Scorching attack on Wall Street Journal’s anti-FDA bias; group releases full transcript of interview

The Center for Medicine in the Public Interest has published a toe-curling criticism of the way the Wall Street Journal is covering the Food and Drug Administration, specifically the paper’s attempt to portray Dr. Janet Woodcock, who heads the Center for Drug Evaluation and Research, as a megalomaniac who believes herself to be on a par with Ghandi. Here’s how the story by Alice Mundy begins:

“At a recent retreat for Food and Drug Administration employees, a slide show likened the agency’s top drug regulator, Janet Woodcock, to “visionary leaders” such as Golda Meir and Gandhi.

Some lawmakers are fuming about a $1.5 million contract for morale-boosting that the FDA awarded the consultant that prepared the slideshow. The agency’s problems, including questions about decisions on the safety of some popular medicines, are likely to come up in Senate confirmation hearings starting Thursday on Tom Daschle’s nomination to be secretary of Health and Human Services.”

As part of her story, which broadly suggested that the FDA was not responding adequately to numerous “crises” over drug safety,  Mundy interviewed Dr. John Jenkins, the FDA’s director of the Office of New Drugs, who said that the slide was to inject humor into the discussion but that Woodcock was seen as a visionary by many people.

Overall, Mundy’s story was hardly suggestive of probity or effectiveness at the FDA. The question that CMPI raises is whether Mundy’s account is fair or even credible – and it plays something of an ace when it publishes the full transcript of Mundy’s interview with Dr. Jenkins.  Let’s just say that the two-day meeting takes on a different complexion when Dr. Jenkins explains it in detail – in fact, it looks just like the kind of managerial intervention and oversight that would be applauded in any other business field. At the very least it suggests that there’s a different  (but less obviously newsy and scandalous) story to be told.

The disconnect is a reminder that doctors, scientists, and government regulators should ALWAYS record their interviews with journalists – and quickly publish them when they find themselves being selectively quoted.

5 Responses to Scorching attack on Wall Street Journal’s anti-FDA bias; group releases full transcript of interview

    • Nick, your question strikes me as that of someone who didn’t read the article or the interview with Dr. Jenkins because he was rushing to post an ad hominem. So, go back and read the transcript of the interview with Dr. Jenkins, and then read the Wall Street Journal article. The disconnect has nothing to do with who or what CMPI is – it simply published the transcript.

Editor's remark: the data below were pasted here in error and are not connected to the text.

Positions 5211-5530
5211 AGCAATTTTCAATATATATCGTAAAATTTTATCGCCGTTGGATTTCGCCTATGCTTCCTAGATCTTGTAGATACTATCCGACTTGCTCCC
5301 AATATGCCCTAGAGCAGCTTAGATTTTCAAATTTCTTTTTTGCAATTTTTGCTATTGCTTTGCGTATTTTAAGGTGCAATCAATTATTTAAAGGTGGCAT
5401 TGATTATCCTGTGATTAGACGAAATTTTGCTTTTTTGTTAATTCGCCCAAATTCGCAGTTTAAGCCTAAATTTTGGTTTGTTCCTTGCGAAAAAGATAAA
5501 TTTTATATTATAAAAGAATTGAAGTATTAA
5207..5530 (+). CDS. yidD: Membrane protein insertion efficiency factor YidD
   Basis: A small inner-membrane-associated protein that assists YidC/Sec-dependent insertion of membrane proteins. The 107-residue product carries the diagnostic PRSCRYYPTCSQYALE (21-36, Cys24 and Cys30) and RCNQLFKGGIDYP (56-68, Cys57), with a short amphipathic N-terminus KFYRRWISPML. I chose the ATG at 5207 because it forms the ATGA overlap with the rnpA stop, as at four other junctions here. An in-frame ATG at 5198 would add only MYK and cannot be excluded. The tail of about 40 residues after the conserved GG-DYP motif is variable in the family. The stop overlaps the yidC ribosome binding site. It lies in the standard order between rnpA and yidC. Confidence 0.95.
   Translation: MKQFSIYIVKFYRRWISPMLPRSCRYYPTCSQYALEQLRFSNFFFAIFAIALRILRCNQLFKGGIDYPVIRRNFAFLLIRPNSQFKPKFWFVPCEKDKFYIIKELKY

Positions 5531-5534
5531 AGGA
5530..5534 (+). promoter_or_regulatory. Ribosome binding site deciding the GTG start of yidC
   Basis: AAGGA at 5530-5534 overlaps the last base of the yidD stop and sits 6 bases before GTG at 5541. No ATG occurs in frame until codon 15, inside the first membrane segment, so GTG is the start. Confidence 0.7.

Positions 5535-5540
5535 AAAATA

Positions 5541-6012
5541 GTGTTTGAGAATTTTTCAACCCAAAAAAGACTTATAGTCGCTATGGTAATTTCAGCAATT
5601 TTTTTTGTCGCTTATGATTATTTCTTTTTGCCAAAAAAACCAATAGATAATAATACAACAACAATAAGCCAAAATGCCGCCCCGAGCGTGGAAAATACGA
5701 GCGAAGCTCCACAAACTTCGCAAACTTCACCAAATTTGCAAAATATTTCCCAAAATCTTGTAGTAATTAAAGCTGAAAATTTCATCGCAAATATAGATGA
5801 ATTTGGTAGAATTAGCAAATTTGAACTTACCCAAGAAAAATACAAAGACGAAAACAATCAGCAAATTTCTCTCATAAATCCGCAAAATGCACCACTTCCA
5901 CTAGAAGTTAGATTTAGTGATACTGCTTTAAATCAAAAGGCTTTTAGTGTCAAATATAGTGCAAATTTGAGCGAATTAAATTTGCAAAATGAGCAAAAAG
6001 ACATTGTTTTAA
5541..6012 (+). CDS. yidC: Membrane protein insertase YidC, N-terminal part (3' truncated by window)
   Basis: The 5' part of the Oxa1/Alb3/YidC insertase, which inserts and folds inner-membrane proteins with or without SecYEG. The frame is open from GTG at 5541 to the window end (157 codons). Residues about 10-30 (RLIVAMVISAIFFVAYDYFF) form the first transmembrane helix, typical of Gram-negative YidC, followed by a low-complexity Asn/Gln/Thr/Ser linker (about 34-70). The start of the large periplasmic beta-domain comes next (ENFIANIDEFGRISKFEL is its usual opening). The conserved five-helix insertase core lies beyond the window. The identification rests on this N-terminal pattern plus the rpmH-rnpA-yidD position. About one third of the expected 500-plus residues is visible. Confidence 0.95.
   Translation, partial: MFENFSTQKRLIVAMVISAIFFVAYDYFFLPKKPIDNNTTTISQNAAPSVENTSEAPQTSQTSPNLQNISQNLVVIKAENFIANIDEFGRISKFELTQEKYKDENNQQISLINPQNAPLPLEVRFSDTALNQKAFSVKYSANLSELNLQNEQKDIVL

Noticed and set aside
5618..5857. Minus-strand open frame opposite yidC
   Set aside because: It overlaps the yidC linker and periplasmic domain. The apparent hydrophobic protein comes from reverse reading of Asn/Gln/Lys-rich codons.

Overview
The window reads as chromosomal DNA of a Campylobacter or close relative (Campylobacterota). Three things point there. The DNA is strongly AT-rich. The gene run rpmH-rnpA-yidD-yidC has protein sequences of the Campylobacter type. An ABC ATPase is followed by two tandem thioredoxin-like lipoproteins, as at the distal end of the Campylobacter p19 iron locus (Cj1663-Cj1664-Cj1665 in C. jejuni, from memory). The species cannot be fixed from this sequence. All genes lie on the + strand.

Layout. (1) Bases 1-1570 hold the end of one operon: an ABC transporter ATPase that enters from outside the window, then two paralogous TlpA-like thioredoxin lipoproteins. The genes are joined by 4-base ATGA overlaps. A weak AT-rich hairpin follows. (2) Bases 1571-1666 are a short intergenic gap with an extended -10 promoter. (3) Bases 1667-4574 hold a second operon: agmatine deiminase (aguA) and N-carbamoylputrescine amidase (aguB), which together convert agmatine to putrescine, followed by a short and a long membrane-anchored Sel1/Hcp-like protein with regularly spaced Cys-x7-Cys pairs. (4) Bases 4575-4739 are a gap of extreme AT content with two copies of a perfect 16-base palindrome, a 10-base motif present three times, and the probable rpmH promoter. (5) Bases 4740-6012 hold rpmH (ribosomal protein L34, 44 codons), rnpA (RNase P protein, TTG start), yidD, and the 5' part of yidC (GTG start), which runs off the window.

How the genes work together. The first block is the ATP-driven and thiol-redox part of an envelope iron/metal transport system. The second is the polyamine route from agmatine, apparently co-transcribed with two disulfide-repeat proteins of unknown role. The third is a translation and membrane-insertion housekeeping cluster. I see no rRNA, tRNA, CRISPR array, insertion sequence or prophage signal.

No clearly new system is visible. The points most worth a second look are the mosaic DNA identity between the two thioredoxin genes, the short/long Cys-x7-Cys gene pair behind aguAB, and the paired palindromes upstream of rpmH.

Having said that, CMPI tends to know more about the real meaning of statistics than any news organization (eg, Avandia), and are a very useful counterbalance to the nonsense written about drugs, clinical trials, and health care reform in the mainstream press. How bad is that nonsense? Have a read of Dr. Nirit Weiss’s article on the National Scorecard on our main page: CMPI has been critical of this particular project; the media has reported it uncritically; our analysis of the Scorecard’s methodology objectively shows that it’s junk.

  1. The disconnect has nothing to do with who or what CMPI is – it simply published the transcript.</i

    CMPI did more than publish the transcript: they wrote a "scorching attack" (the blog post you linked to). But who is the CMPI? And who funds them? I think these are important questions, not ad hominem attacks.

  2. Nick, this is part of the rhetoric of undermining science and journalism – a way of never having to deal with the substance of either – it becomes all about the attribution of motive. And if a group can be shown to be funded by industry, its motives are not only suspect, that suspicion becomes the means by which the substance is decoded. Your initial response was a rhetorical attack – but without any concession to the substance, it suggests that your motives are less than scientific.

  3. Raising issues about possible conflicts of interest is not the same thing as dismissing an article (be it a report of a scientific study, a news article, or a commentary).

    Consider, for example, the issue of publication bias. Suppose that an organization funds a number of high-quality scientific studies. Studies whose findings suit the organization are published, while the less convenient studies are suppressed. From a scientific perspective there is little to criticize about the published studies. But the process produces a bias.

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